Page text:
sinz park

Towamencin supervisor Jim Sinz looks over a portion of Firehouse Park near Bustard Road in Towamencin after a plan was developed to add a memorial for veterans to that park in 2010.

File Photo

TOWAMENCIN >> Township officials are looking for local veterans interested in reviving a long-dormant township committee, and leading an effort to create a new memorial for those who have served.

“A committee was established in 2007, but has been dormant for the past several years. The township would like to reactivate the committee this summer,” said supervisors Chairman Chuck Wilson.

According to Digital First Media archives, the first incarnation of the township’s Veterans Committee was established with the purpose of renaming and reconfiguring Firehouse Park, located on Bustard Road near Rittenhouse Road, into a permanent memorial for veterans. A flagpole and memorial were constructed in that park in the mid-1990s, and a visit by the Nashville chapter of the Daughters of the American Revolution to the township in 2007 to see the former home of their namesake, Revolutionary War Gen. Francis Nash, prompted about three years of discussion and planning.

By summer 2010, the veterans committee had developed a “Veterans Park Master Plan” calling for a new pavilion, trail system, and memorials honoring the service of local veterans who fought in major conflicts, with an estimated price tag of roughly $1 million. In the years since, interest waned as funding was never formally allocated and work proceeded on widening the Northeast Extension of the Pennsylvania Turnpike directly adjacent to that park.

With that work now complete, and a proposal this spring to install new basketball hoops in the parking lots of Firehouse Park, supervisors (and veterans) Rich Marino and Jim Sinz were tasked with making suggestions to revive that committee, and the two reported their findings Wednesday night.

“We were recommending nine members, with staggered terms: three for three years, four for two years, and two for one year. You’d have a staggered start, and then three-year terms from there on out,” Marino said.

Members of the committee should be township residents, the two suggested, proposing it be made up of a total of nine members, with five as a quorum and either three or five of the members as active duty or retired miliary.

“Limiting it to just the veterans wouldn’t be a smart thing, because a lot of people have families that have veterans in them, and they care about vets as much as anybody else, and might have some great ideas for us,” said Sinz.

Tasks for the committee could include recommending plans and programs to support local veterans, managing programs such as displaying banners commemorating local vets, organizing commemorations on holidays like Memorial Day, Flag Day and Veterans Day, and developing ways to reach out to veterans who suffer injuries or disabilities or are new arrivals, Marino told the board.

The committee could also give staff updates on local or regional veteran-related events, and help publicize events and programs on the township’s website, newsletter, and social media channels, while acting as a liaison to local veteran organizations, and working to finalize plans for the veterans park, where events could then be held.

Wilson said, in light of the plans for basketball hoops at Firehouse Park and proposed new development near the Towamencin Village Shopping Center, the committee could also be in charge of deciding how to convert the original plan to a new location, on township-owned space near the Tennis-Lukens cemetery off Allentown Road.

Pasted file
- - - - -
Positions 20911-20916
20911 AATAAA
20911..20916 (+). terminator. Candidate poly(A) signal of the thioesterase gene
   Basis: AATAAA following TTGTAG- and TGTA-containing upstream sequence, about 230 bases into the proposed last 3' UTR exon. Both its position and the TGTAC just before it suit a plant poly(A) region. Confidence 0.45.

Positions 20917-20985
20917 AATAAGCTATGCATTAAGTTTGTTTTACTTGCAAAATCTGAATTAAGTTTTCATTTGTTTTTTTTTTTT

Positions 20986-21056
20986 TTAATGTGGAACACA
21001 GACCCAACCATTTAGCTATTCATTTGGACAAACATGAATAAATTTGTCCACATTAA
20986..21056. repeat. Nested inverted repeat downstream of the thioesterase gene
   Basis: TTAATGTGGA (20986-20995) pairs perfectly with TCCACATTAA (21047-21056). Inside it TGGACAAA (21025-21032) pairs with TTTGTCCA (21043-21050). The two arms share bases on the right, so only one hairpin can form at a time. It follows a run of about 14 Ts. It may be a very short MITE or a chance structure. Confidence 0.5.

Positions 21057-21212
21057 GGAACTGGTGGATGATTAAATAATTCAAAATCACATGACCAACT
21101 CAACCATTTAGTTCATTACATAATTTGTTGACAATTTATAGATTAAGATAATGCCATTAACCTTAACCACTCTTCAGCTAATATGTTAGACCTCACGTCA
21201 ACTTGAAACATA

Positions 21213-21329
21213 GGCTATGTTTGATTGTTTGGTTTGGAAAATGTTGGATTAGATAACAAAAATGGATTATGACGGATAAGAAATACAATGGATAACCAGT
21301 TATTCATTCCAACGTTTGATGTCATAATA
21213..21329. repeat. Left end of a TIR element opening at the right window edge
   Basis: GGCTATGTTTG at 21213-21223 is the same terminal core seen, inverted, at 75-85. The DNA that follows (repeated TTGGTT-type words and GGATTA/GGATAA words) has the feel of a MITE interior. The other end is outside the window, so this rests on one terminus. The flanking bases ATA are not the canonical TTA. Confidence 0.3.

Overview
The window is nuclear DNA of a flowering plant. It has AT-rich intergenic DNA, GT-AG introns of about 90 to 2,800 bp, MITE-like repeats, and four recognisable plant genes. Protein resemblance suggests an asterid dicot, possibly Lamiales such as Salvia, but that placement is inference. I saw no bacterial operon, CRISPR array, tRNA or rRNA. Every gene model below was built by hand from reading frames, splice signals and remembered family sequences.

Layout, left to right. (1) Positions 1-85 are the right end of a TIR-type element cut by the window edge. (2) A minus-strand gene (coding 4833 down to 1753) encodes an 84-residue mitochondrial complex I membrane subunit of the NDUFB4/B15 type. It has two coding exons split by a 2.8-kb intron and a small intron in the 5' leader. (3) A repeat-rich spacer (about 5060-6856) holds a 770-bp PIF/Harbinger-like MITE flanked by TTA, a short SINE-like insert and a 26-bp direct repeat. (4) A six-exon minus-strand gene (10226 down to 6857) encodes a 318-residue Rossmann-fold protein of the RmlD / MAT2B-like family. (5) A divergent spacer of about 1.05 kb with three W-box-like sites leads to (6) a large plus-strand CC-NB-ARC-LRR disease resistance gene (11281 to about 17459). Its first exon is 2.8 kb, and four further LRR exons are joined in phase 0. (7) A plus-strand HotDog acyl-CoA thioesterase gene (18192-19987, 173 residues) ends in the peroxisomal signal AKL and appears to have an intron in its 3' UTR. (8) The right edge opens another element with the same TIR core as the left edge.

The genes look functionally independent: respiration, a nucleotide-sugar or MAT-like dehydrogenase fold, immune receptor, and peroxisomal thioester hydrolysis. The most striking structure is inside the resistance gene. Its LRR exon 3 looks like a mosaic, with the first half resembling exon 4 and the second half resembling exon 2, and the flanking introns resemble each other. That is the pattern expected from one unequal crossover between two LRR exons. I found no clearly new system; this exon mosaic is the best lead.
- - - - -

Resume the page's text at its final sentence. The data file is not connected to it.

“One of the things this committee will look at is moving that veterans park from that location, over to the Tennis-Lukens cemetery, where the township has open space,” Wilson said.

“The developer may provide access for us, and possibly some other improvements, so there’s access to that area, and we think with the Revolutionary War cemetery that’s there, that’s probably a better place for that park - and certainly a more serene setting than on that busy Bustard Road, with the noise from the turnpike,” he said.

Sinz said the two also thought the committee could have members or liaisons to local organizations including the Hatfield American Legion post and Lansdale VFW, since those groups could connect the township to veterans they may not otherwise be able to reach, and vice-versa.

“The person from the legion would not necessarily have to be a (Towamencin) resident. They wouldn’t be a voting member, more of a liaison, to have them interact with our events, and us interact with theirs,” Marino said.

Supervisor Dan Littley said he was glad to hear of the new responsibilities for the committee, and said he thought it could provide a needed resource for veterans returning from overseas deployments.

“We do have a number of Iraq War and Afghanistan veterans in the township. Some are suffering from physical problems, and some have reached out to the township to be part of the old veterans committee. It’s about time,” he said.

Sinz said the two have already heard from several veterans who have expressed interest, and said once the new responsibilities for the committee are formalized, word could go out through all township communication channels. Township Manager Rob Ford said he would clean up the draft with the added feedback from the full board, and an updated resolution formally outlining the committee’s terms and responsibilities could be on the board’s May 23 agenda.

Anyone interested in participating can contact Ford at 215-368-7602 or by emailing rford@towamencin.org, and those interested are asked to provide their military background and contact information. The supervisors’ next meeting will be held at 7:30 p.m. on May 23 at the township administration building, 1090 Troxel Road; for more information visit www.Towamencin.org.

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